ICC responds to no-ball controversy involving Adam Voges
The International Cricket Council (ICC) stated that the technology used for the probe of no balls will be on their agenda of discussion in the next Cricket Committee meeting following the controversial decision involving Adam Voges in the first day of the Wellington Test between Australia and New Zealand.
At the stroke of stumps on day one, Voges was bowled by Doug Bracewell in an attempt to leave the ball but on-field umpire Richard Illingworth declared it a no-ball on overstepping.
However, replays clearly showed that Bracewell's foot was well within the crease handing a reprieve to the Western Australian batsman.
Voges was on seven not out when the incident happened and further went on to add 169 runs more and is yet to be dismissed as Australia lead New Zealand by 280 runs with four wickets in hand at stumps on day two.
In the process, he also broke Sachin Tendulkar's 12-year record of scoring most consecutive runs without being dismissed.
Responding to the incident, an ICC spokesperson revealed that the current rule does not allow a third umpire to overrule an on-field call of a no-ball.
However, he did not rule out the possibility of such a review by the third umpire being discussed in the next ICC's Cricket Committee meeting.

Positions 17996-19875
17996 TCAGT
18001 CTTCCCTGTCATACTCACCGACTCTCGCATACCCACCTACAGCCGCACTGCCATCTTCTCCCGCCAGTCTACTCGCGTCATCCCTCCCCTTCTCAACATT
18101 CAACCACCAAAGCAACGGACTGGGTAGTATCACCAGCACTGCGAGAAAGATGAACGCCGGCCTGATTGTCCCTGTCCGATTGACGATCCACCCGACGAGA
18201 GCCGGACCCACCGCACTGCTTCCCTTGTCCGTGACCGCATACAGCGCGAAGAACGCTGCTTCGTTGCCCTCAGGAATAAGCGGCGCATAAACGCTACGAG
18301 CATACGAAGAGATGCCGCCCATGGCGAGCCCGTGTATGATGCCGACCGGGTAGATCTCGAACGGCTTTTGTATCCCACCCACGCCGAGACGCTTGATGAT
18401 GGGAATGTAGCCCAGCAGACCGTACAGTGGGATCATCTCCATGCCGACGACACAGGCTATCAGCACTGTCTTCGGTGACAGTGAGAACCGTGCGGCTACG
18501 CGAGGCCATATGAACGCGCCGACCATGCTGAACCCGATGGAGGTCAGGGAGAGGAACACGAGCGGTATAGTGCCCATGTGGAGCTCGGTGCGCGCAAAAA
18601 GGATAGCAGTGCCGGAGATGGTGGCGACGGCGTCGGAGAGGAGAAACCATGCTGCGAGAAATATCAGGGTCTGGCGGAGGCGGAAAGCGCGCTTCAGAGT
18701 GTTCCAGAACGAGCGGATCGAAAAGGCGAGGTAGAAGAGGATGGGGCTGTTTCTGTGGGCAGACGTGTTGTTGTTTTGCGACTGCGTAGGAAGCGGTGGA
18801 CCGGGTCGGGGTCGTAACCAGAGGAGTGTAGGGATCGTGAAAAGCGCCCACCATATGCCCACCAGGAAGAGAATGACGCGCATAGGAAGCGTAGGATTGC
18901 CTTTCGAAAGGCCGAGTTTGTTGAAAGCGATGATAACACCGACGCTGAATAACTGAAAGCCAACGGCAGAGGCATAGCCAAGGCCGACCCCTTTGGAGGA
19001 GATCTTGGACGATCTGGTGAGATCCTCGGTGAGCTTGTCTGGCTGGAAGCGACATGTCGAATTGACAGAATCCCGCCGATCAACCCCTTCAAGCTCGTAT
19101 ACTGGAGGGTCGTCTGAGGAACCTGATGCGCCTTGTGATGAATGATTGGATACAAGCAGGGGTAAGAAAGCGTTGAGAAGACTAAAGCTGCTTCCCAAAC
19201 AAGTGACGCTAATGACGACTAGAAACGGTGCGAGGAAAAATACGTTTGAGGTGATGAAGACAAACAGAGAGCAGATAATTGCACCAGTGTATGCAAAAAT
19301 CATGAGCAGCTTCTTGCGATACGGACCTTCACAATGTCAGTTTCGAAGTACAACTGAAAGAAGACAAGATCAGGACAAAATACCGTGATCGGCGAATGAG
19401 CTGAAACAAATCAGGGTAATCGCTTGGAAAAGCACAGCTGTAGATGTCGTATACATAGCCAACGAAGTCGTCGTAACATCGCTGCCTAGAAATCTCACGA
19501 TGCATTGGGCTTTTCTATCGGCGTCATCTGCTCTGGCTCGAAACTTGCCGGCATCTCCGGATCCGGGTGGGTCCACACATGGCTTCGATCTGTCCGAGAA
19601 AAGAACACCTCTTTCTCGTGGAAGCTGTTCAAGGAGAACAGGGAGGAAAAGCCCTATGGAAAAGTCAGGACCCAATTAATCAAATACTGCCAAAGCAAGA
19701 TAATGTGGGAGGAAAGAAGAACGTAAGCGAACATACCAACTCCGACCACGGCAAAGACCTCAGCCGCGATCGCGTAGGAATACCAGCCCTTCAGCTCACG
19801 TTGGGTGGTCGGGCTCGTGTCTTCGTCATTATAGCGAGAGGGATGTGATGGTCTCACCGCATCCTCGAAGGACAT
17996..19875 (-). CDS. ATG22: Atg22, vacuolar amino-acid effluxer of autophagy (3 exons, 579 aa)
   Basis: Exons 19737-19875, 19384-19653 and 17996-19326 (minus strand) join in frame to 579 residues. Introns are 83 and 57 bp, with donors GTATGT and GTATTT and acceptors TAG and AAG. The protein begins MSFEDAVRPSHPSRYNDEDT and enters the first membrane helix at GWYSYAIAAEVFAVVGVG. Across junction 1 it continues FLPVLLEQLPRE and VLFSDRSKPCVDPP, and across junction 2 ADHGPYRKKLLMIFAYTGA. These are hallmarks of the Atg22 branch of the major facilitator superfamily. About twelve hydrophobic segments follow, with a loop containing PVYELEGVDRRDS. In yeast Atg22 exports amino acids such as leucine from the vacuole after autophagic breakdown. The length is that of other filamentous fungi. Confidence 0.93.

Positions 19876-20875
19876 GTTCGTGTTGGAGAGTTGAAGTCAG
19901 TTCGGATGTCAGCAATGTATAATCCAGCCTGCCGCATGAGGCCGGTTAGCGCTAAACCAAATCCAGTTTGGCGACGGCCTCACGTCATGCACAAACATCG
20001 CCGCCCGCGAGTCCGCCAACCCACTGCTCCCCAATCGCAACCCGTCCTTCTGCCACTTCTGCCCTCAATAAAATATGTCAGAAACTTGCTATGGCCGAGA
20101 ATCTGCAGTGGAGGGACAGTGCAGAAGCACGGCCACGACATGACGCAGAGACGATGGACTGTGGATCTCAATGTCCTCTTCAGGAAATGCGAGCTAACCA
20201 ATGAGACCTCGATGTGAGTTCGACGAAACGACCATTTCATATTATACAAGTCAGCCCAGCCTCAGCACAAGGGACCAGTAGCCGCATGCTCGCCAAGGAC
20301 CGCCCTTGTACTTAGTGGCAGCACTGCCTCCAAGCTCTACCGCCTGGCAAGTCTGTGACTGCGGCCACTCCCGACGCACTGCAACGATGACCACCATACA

"The third umpire can review the fairness of delivery on the fall of a wicket but not review a no-ball that has been called on the field," an ICC spokesperson told cricket.com.au.
"The ICC Cricket Committee has discussed this issue on a number of occasions and come to the same conclusion each time – it is not right that a batsman plays a delivery that is illegal, only to be told retrospectively that it was legal and that he is out by a mode of dismissal that would not have been allowed from an illegal delivery.
"The ICC Cricket Committee will be discussing the use of technoogy at its next meeting, and the topic of reviewing no-balls will again be part of that discussion."
At stumps on day two, Australia were 463 for six from 130 overs with Voges and Peter Siddle at the crease.
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